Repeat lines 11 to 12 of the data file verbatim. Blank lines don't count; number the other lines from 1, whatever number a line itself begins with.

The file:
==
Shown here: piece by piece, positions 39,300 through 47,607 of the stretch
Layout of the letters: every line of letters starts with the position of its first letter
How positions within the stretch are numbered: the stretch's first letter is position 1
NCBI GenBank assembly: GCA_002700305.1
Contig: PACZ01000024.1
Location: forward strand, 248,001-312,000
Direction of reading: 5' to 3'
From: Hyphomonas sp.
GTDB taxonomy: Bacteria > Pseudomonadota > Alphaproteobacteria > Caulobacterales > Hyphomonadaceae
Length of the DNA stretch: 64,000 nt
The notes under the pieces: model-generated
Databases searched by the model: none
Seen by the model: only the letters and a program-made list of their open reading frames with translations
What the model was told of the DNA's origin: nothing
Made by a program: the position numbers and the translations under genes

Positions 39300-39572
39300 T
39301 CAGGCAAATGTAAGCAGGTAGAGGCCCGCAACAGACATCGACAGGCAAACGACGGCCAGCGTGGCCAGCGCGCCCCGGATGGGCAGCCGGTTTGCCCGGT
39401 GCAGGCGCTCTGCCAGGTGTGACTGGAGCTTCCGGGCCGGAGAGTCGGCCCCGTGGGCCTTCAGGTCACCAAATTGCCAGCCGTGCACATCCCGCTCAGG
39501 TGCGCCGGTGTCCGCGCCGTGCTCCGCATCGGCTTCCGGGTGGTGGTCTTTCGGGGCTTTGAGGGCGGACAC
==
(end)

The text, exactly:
The notes under the pieces: model-generated
Databases searched by the model: none